The Right of Children to Free and
Compulsory Education Act (RTE Act)
The right of children to the Law on Free and Compulsory Education (RTE Act) is April 1 The law addressed the historical problem of persistent illiteracy and lack of educational opportunities that persist even 60 years parts of our population reported address after the adoption of the Constitution of India. The socio-political, legal and financial aspects of the law have been much discussed and much criticized its final form. As we move to pull its implementation phase, it is clear that this bill to change the educational landscape of the country. However, the specific educational needs are still steps to comply with its provisions powerful entirely clear.
Under the perspective of a non-profit institution with a commitment to quality education for urban and rural children, we show some more pitfalls in the implementation of the RTE Act. We make some suggestions on the possible roles that can private schools to play supports the quality-based and egalitarian provisions of the RTE Act.
Some pitfalls of the RTE Act
In its most essential outline, the RTE Act three objectives: 1) to bring children from marginalized groups of our society to ensure that all schools and their teachers to meet certain standards set in the context of school education, 2) and 3) ensure that all children receive education of adequate quality, free from any form of discrimination.
While these goals may laudable seems to be, we believe that easy to initiate with the law as a legal instrument against institutions and / or individuals who are perceived to be implemented for non-provisions of the law responsible, the questions of the address is not really illiteracy and lack of educational opportunities. A compulsory approach could at most bring in children who are the school in the school system. However, it is not really the core problem of the lack of meaningful learning can be addressed in the current forms of education throughout the country.
Our experience as an NGO, which has actively participated in programs in the bridge of the school, to support and bring “drop-out” children back in public schools, has shown us that the question is more “push-out” and not â ‘ drop out ‘. The kids liked, part of this tutorial, because they were very well maintained and the pedagogy was designed accordingly. However, most of the children, the mainstream state schools disappeared back after a few weeks or months. This was clearly these children actually confronted in mainstream schools because of the nature of the experience, its well-known properties are: a) a lack of relevance of the curriculum to children experiences and b must) red driven textbook centered teaching c) lack support and motivation of teachers to the specific situation of different types of children tackle. While these problems are known and it is often accepted that a multidimensional approach is required to solve them, the line of solutions in RTE Act will imply among others: a) The demand greater parental and local body representation in school management committees b) Providing local authorities with the power and responsibility to keep up with the standards laid down to ensure compliance with the schools c) With more trained teachers.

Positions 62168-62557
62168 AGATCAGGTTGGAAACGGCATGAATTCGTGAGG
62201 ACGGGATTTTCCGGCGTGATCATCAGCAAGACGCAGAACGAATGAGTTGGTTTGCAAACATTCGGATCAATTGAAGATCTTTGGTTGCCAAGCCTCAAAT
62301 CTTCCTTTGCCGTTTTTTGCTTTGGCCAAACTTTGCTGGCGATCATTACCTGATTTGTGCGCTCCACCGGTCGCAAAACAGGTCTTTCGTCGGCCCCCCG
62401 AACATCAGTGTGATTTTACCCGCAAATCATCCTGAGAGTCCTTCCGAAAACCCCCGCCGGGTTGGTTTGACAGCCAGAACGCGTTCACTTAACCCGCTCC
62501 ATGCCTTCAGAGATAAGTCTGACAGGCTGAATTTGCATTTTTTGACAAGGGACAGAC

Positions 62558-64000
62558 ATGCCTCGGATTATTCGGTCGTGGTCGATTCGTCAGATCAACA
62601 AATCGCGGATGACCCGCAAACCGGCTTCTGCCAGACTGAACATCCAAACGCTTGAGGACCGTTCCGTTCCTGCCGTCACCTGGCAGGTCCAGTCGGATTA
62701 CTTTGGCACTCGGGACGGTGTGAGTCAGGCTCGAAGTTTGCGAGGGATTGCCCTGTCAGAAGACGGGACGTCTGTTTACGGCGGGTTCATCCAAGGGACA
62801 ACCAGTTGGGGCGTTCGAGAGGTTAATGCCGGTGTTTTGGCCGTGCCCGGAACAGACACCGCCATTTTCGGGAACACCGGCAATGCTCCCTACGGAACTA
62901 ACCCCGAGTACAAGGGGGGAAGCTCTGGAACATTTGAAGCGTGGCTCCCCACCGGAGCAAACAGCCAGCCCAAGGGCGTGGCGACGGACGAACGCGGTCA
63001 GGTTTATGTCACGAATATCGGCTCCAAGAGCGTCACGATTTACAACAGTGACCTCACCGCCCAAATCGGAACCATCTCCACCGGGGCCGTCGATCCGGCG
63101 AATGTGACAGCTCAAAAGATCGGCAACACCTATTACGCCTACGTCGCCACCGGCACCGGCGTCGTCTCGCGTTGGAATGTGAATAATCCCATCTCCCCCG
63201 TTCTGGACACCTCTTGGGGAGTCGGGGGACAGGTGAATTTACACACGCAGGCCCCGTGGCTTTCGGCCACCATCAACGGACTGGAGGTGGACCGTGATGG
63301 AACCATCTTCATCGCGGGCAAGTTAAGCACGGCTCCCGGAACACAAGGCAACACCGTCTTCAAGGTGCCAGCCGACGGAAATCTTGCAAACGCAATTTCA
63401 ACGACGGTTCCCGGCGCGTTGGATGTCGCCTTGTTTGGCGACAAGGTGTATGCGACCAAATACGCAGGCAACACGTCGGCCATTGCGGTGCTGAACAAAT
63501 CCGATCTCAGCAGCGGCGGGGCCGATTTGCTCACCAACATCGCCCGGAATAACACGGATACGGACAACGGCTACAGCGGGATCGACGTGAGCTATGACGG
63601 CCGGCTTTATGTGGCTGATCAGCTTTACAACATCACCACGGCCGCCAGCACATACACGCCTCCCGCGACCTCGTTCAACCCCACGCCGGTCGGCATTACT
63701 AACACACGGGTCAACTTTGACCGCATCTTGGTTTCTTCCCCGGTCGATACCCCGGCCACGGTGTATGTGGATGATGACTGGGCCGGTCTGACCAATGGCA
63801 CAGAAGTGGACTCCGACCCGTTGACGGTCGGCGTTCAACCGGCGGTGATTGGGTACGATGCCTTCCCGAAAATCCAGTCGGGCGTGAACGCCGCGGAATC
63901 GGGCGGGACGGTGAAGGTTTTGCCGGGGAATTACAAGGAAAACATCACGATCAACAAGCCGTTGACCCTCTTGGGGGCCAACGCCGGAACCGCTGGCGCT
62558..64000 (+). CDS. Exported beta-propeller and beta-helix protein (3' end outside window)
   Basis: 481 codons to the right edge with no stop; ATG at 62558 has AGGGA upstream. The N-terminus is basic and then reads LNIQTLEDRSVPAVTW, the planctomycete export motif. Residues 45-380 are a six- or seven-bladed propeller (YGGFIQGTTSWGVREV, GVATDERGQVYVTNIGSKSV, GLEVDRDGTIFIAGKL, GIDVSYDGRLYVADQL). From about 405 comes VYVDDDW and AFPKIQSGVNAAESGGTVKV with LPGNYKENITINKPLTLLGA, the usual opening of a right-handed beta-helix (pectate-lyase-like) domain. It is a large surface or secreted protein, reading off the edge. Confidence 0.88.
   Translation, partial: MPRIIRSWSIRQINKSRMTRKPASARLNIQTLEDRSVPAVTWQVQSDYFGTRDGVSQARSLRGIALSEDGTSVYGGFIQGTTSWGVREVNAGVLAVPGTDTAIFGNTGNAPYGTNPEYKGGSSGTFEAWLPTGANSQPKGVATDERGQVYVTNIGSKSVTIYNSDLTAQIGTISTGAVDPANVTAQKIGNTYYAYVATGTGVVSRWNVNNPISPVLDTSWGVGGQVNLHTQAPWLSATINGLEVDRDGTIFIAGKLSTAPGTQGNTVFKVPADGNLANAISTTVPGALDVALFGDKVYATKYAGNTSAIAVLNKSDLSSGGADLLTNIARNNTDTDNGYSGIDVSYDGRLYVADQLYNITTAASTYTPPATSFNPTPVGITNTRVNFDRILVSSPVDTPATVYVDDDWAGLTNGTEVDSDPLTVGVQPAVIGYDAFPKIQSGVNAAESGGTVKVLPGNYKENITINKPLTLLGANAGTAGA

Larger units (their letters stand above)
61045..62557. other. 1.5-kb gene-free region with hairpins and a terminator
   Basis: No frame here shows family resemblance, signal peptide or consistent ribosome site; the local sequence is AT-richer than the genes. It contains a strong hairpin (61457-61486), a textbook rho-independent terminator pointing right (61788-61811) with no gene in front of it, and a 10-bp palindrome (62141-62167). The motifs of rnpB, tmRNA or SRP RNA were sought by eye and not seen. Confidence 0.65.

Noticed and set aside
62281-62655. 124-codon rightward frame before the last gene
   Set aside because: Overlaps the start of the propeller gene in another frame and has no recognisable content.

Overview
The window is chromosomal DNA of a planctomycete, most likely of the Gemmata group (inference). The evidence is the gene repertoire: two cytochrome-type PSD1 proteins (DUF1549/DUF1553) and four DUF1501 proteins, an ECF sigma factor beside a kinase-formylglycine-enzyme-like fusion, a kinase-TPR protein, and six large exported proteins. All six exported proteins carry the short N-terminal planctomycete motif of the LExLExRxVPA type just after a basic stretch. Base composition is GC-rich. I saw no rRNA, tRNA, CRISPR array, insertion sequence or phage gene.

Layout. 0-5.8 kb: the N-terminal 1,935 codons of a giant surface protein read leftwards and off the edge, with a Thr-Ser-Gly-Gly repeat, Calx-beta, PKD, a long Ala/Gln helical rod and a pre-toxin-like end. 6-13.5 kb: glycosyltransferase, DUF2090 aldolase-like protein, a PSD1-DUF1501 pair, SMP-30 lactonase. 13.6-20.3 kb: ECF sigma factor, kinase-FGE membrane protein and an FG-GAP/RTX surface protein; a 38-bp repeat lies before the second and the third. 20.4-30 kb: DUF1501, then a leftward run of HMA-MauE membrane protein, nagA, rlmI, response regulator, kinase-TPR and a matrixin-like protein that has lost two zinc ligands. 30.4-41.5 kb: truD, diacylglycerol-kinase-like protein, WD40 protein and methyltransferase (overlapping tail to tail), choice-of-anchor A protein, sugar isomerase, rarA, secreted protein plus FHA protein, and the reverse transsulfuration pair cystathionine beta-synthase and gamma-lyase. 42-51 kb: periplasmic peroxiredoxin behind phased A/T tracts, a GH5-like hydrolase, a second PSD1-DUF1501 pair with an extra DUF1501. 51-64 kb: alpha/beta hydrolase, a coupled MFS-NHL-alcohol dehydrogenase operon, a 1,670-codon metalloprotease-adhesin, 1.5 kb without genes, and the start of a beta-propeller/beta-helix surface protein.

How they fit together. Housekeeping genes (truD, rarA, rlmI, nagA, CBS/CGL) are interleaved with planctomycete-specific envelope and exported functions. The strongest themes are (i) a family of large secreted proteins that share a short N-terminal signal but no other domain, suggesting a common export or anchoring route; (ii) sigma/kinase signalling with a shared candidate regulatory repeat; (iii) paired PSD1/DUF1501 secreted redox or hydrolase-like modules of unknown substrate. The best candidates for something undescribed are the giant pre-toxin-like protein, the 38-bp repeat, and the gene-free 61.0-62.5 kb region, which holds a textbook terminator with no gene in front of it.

In our view, these measures would succeed in best, strengthening the school â’more same kind “is. While parents and local institutions to ensure that teachers and students make to go school and do something in the classrooms, they key issues which the lack of motivation can not respond on the part of teachers and children, or the perception that teaching is a chore and learning in school is a painful, ritual exercise. Children from a very young age, are forced to sit for hours and made on boring textbook lessons of teachers, which in turn has often been heard to be bored through the exercise chore, day after day. This situation prevails not only in a large number of state schools, but also in a wide range of private schools in cities and semi-urban areas across the country have emerged.
While the RTE Act emphasizes the need for a child-friendly approaches, very little mention of the need for teachers and teacher-friendly initiated processes has been made in the school system. One can not see how the former without the latter is possible. Our current system of academic administration remains strong from top to bottom and vertically organized, with very little room for teacher participation or initiative.